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During the past few decades, there has been an ongoing debate among parents and health professionals in the United States over the safety and effectiveness of childhood vaccines. This has been a major topic in health news for such a long time that it can be difficult for people to separate what has been proven as true and what is false so they can make an informed decision.
How vaccines became a staple of health news
In 2008, Time magazine published an article explaining how vaccines went from being heralded as a medical miracle, to being the source of controversy in the healthcare community. According to the news source, ever since Edward Jenner, a country doctor in England, inoculated his son and a handful of other children against smallpox in 1796, vaccines have been growing in popularity
For decades, most parents happily had their children vaccinated, and many state laws mandated that kids entering kindergarten had to have their inoculations. Then things started to change. Parents began to have questions about vaccines that led to a sea of controversy.
"When the immune system of a baby or young child is just coming online, is it such a good idea to challenge it with antigens to so many bugs? Have the safety, efficacy and side effects of this flood of inoculations really been worked through?" according to the news source.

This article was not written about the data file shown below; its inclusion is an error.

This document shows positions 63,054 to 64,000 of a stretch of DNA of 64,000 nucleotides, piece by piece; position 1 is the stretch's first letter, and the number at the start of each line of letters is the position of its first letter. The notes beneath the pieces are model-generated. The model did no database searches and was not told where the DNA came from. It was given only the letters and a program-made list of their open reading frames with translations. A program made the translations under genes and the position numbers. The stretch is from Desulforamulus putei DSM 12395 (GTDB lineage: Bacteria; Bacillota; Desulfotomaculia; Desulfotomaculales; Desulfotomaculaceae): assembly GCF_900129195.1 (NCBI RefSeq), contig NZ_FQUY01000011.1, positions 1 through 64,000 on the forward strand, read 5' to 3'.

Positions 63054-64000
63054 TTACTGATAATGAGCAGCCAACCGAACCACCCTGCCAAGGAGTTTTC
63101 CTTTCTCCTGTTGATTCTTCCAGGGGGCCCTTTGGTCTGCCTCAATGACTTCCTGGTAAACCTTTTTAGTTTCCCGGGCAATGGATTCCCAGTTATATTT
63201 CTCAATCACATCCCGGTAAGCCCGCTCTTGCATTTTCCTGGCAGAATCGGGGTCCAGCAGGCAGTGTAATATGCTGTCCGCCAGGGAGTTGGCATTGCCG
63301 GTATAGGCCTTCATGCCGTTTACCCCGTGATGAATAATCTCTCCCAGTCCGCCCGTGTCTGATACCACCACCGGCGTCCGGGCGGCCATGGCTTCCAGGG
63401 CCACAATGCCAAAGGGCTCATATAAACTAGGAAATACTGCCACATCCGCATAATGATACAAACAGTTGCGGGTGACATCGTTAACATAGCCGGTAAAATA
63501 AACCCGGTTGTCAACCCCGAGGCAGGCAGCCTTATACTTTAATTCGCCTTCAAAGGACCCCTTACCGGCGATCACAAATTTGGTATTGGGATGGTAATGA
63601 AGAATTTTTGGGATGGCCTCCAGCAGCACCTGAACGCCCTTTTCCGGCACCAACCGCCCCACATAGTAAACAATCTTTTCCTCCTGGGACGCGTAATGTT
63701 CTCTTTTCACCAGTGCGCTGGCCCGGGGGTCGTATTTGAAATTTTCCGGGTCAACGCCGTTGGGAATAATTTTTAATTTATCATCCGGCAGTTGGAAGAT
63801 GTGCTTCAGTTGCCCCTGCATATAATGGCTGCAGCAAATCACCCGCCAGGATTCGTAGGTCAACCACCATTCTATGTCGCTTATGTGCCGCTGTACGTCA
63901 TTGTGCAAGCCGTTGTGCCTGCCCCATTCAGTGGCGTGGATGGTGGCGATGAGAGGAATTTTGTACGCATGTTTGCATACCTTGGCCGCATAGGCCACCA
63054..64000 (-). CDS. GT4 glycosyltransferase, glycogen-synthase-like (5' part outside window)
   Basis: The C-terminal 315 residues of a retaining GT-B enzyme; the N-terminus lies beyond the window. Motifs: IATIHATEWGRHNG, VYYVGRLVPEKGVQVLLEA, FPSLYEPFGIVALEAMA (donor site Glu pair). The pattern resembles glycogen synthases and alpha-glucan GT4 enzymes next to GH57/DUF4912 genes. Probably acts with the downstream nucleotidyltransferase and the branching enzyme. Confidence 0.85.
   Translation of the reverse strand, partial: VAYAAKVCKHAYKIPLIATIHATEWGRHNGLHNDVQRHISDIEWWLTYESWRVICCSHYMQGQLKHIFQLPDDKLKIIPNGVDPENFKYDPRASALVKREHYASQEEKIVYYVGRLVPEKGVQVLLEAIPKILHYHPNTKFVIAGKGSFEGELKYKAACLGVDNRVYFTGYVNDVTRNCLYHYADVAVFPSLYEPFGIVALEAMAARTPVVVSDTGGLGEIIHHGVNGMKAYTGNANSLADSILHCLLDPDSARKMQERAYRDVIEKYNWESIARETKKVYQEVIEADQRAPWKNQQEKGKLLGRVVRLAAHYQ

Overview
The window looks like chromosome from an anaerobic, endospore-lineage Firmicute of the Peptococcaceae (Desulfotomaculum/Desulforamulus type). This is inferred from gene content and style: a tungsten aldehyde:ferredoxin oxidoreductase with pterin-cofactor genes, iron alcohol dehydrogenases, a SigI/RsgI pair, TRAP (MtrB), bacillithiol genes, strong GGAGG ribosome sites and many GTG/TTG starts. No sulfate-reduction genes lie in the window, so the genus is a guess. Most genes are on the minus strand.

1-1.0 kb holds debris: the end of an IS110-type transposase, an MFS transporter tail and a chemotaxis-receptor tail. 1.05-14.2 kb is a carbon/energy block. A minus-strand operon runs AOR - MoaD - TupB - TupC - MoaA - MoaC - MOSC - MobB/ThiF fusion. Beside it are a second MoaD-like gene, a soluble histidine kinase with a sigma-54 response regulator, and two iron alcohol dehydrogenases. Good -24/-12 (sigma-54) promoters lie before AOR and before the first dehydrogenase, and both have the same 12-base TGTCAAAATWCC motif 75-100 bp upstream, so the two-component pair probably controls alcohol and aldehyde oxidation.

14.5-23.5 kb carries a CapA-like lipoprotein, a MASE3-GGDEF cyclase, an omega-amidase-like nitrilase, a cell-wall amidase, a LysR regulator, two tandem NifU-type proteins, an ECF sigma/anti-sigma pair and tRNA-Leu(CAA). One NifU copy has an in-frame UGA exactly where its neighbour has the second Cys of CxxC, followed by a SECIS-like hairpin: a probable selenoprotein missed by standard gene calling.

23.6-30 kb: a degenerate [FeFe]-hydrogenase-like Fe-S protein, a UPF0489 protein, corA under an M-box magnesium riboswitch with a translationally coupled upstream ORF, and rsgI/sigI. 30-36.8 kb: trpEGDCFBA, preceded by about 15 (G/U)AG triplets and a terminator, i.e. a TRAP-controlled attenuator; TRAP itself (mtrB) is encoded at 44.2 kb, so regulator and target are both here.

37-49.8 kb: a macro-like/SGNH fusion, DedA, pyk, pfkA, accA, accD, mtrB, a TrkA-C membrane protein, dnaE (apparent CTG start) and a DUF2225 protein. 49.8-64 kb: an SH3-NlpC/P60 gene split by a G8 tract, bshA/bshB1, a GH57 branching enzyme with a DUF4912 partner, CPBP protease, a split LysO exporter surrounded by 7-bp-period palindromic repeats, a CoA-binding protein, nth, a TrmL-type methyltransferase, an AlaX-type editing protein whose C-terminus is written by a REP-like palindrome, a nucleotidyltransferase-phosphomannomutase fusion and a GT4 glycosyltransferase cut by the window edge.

Then, of course, the question of whether vaccines may cause autism came up, causing a great deal of panic among parents.Though this claim was found to be false, the effect of this myth persists.
The problem with lower vaccination rates
In 2008, Anne Schuchat, director of the National Center for Immunization and Respiratory Diseases at the Centers for Disease Control and Prevention (CDC) told Time that the organization was noticing more outbreaks of diseases such as measles, mumps and whooping cough among intentionally unimmunized children.
"I hope they are not the beginning of a worse trend," said Schuchat, quoted by the news source.
Four years later, and the debate still rages on. The Washington Post recently reported on a study in the journal Pediatrics which estimated that 10 percent of American parents are wary of vaccines. Furthermore, the CDC recently stated that 2011 was the worst year for measles in the U.S. in 15 years, and many of the 222 cases were among children whose parents had declined to have them vaccinated.
What's the truth?
According to the CDC, before vaccines are approved for use the U.S. Food and Drug Administration (FDA) requires that they are tested. This process can 10 years or longer, and after a product is approved the FDA and the CDC continue to monitor it for any adverse effects.
"If researchers find a vaccine may be causing a side effect, the CDC and FDA will initiate appropriate action that may include the changing of vaccine labels or packaging, distributing safety alerts, inspecting manufacturers' facilities and records, withdrawing recommendations for the use of the vaccine, or revoking the vaccine's license," the CDC states.
Therefore, if parents do their research there is little reason for them to fear that their children will develop a condition due to inoculations.
Doctors can help spread the message
An article published in the journal Human Immunology called The Clinician's Guide to the Anti-Vaccinationists' Galaxy offers some tips on how doctors can address their patients' concerns about vaccines.
The guide recommends stressing the fact that vaccines are safer today than they have ever been before. Also, there is no scientific evidence that vaccines cause autoimmune conditions, and a baby's natural immune system may not be enough to protect against common disease that vaccines help prevent.
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